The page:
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Unity in organization

February 26, 2013

by Kamau M. Askari

Organization is a framework through which collective power can be achieved. Organization is also a byproduct of unity.

Prisoners of varying racial and ethnic backgrounds and ideological and political persuasions have forged a united front – best reflected by the Short Corridor Collective confined in Pelican Bay State Prison Security Housing Unit – around common goals and interests of ameliorating the tortuous concrete conditions inherent to long-term solitary confinement.

Rally to End All Racial Hostilities LA County Jail 101012-1 by Virginia Gutierrez, web
A rally organized by LA’s Youth Justice Coalition ushered in a new era for California prisoners – the End to Hostilities – on the day it took effect, Oct. 10, 2012. A prisoner at Corcoran said recently, “The End to Hostilities has opened up a whole new world to us.” Spreading the spirit of solidarity to the streets is critical now that the California prison system has expanded eligibility for indefinite placement in solitary confinement from prison gangs only to street gangs. – Photo: Virginia Gutierrez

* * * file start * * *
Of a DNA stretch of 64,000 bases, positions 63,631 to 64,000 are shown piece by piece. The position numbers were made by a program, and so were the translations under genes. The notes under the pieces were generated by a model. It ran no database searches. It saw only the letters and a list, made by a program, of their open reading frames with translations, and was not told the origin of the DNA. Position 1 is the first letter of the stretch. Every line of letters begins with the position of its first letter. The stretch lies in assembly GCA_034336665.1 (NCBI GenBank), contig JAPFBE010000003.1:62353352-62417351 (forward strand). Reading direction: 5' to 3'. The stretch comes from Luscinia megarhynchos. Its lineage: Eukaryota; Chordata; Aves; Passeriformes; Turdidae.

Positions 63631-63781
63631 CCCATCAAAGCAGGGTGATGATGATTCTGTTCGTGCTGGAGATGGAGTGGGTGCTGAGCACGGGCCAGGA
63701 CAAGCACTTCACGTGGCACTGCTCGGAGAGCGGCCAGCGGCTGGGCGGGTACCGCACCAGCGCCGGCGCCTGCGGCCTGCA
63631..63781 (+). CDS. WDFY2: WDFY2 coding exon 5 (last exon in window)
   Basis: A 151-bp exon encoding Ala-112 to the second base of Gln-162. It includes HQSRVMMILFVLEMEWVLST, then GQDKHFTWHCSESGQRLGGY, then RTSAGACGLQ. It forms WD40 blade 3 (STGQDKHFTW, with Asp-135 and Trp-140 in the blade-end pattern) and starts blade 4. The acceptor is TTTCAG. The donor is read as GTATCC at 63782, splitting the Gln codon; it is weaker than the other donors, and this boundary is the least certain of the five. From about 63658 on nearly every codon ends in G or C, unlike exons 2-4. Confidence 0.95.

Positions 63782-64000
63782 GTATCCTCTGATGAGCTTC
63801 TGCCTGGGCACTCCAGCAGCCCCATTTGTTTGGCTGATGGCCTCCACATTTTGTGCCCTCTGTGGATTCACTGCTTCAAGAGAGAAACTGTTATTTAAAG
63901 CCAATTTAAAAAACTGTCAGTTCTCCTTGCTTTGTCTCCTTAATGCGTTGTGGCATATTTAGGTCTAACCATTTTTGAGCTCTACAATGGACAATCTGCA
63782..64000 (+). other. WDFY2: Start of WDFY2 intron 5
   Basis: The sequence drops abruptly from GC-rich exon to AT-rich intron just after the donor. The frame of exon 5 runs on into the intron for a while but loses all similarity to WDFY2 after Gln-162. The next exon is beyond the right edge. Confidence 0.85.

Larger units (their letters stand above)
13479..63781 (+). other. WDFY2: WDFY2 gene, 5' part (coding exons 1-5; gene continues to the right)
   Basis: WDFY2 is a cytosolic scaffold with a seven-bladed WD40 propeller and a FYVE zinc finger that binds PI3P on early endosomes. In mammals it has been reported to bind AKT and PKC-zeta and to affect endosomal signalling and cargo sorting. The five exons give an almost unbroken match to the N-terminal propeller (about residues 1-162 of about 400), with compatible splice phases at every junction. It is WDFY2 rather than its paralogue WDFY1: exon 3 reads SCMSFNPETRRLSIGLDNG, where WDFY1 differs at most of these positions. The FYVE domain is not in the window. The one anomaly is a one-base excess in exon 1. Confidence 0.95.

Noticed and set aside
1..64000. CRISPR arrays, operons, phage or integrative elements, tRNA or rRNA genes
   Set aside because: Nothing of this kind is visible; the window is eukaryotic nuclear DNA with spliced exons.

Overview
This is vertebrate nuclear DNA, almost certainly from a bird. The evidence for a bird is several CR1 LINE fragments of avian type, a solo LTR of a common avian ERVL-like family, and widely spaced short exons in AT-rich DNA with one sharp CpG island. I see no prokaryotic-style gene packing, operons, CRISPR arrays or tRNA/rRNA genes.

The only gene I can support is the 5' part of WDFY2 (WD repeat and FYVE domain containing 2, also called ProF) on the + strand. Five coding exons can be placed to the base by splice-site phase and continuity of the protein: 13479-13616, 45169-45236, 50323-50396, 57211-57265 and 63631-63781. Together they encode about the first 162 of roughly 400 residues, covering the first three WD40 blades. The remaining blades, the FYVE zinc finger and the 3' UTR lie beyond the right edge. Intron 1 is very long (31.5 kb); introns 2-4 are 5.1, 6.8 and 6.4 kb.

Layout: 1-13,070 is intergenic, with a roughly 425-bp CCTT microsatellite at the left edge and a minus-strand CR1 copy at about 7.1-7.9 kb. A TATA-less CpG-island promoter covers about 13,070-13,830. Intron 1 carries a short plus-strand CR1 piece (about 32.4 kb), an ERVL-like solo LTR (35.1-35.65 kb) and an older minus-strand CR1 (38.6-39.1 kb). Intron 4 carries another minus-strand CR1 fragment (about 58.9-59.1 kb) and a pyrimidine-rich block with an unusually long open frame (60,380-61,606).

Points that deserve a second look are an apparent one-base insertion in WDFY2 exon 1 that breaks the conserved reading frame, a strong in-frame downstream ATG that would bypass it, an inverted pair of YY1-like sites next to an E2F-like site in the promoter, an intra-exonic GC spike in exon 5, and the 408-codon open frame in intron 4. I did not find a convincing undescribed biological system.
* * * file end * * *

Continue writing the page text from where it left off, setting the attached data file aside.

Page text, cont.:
The previous call for prisoner hunger strikes on July 1 and subsequently Sept. 26, 2011, constitute the initial acts of mass prisoner unity.

Out of this initial unified front has spiraled the positive, productive and progressive mass prisoner cessation of unscrupulous racial violence and hostilities within prisons throughout the system of the California Department of Corrections and Rehabilitations (CDCR), as well as various communities of California society at large.

Those of us who study the dialectical laws of development as it relates to history and the science of struggle are acutely aware that any activities geared to unifying and organizing prisoners pursuant to the particulars of a prison movement – in this instance challenging the tortuous conditions of long-term solitary confinement – will be targeted for neutralization by prison authorities who stand to benefit the least from a progressive change in the currently existing relations relative to long-term solitary confinement.